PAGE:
Bunker Play

by James Stewart

PGA Tour players make bunker shots look easy, and obviously a lot of practice goes into becoming good, but it’s also because pros instinctively know what type of shot and club to use for different lies and distances.

Amateurs often make the mistake of trying to hit the wrong shot for different lies and distances in the bunkers. Personally, I like to use both my 58 and 52 wedges depending on the shot that I’m trying to hit, and this helps with my consistency.


In image 1, I have short sided myself up against the lip of the bunker, and I have very little green to work with. Here my main focus is to hit a high and soft shot. I increase the loft of the club and also feel like my hands are almost behind the ball at address. My weight is predominantly on my left side and the ball position is more towards my left foot. I take quite a full swing to create speed to hit it high, but because I’ve increased the loft and moved the ball position forward, the ball will come out soft and high and hopefully with some spin.

In image 2, I have a longer bunker shot, but I still have the lip of the bunker to contend with, so I basically do all of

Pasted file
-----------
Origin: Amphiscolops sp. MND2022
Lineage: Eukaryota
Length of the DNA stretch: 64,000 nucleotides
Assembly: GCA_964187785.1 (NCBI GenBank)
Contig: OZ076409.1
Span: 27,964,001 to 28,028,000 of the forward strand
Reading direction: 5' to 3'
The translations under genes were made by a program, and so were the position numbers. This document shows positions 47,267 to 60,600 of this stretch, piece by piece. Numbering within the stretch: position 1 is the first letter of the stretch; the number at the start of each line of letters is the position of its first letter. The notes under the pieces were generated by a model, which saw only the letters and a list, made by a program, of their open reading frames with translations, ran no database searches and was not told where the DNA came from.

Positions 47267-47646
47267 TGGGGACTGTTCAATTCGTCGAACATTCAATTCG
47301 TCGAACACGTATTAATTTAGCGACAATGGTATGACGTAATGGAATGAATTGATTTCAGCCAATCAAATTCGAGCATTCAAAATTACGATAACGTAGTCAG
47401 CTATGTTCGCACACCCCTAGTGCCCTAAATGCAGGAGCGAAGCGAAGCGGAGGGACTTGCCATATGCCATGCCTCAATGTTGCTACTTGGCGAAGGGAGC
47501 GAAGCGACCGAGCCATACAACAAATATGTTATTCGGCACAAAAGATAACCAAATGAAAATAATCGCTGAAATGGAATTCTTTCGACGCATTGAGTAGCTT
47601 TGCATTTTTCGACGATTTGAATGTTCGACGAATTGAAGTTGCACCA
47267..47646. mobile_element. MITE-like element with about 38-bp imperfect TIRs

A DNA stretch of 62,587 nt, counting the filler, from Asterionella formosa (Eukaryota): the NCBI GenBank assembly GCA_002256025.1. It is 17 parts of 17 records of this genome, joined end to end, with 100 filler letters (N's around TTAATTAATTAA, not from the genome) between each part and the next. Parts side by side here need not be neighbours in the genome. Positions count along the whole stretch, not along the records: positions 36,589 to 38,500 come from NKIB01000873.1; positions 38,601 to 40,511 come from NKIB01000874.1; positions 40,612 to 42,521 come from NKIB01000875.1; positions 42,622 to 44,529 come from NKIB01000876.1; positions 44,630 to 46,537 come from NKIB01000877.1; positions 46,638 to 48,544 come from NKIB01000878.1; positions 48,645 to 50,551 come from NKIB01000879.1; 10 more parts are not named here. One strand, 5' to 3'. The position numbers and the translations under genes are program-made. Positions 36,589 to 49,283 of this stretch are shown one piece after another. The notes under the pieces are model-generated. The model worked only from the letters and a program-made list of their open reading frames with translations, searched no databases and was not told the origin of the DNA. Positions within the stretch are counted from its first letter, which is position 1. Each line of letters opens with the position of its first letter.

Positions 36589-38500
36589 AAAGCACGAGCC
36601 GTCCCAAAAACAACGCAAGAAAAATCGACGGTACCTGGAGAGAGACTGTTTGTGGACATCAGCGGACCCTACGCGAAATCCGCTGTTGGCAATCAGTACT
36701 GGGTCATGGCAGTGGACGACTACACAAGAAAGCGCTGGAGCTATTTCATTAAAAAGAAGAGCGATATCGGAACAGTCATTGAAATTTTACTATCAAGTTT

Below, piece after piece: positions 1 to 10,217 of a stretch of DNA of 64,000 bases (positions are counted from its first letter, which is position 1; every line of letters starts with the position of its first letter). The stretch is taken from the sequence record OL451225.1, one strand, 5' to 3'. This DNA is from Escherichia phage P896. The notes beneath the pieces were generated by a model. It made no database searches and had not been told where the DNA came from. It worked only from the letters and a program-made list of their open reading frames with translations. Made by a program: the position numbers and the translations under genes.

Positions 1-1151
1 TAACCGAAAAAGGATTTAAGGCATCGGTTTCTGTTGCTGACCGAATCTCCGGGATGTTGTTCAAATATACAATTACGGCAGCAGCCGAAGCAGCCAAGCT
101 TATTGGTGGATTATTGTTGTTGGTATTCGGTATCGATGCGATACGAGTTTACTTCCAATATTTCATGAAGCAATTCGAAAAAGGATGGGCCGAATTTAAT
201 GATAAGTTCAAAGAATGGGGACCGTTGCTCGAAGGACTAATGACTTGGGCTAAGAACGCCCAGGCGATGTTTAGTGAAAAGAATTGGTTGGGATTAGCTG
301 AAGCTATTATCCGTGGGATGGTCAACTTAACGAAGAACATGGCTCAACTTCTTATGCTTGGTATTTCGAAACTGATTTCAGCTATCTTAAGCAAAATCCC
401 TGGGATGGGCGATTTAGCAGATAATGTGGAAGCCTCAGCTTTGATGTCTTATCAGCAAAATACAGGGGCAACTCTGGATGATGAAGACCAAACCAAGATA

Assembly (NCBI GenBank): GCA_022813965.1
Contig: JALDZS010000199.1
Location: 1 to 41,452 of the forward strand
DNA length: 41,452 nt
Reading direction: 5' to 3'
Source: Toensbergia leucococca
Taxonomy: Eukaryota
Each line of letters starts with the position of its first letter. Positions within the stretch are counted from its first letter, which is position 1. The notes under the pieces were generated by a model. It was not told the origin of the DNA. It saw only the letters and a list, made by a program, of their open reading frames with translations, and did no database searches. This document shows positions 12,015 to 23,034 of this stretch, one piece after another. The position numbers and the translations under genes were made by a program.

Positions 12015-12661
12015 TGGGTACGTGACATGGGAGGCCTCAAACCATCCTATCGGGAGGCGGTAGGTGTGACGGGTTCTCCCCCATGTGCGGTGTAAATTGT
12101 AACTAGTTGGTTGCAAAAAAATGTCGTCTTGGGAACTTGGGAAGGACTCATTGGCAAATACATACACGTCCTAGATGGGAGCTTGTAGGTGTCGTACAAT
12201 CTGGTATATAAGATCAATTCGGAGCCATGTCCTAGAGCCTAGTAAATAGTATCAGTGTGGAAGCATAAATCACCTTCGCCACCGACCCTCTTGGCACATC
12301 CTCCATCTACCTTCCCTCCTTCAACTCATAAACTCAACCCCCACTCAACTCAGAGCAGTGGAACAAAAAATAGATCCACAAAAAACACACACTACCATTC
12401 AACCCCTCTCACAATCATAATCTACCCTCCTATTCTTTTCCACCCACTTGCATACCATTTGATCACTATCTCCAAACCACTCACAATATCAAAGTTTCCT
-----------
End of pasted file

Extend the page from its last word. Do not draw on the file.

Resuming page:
the same things as in image 1 still using my 58 degree wedge. However, I move the ball position a bit further back in my stance, which will help me hit the ball longer, but still high enough to get over the lip. In image 3, I have a long distance bunker shot, and this is when I often see amateurs using the wrong club. I will use my 52 degree or  sometimes even my regular pitching wedge.


With less loft it’s much easier to hit a controlled long bunker shot. The set up is the same as in image 2, but I square the club up, as I’m not trying to hit this shot high and soft. I want the ball to come out lower and with less spin, so it releases when it hits the green, kind of like a chip and run. 

In all these shots, I always try to hit around 6 inches behind the ball, but if there is quite a bit of sand in the bunkers, I may try a little less. I hope these tips help. Practice with different wedges and I’m sure you will improve!

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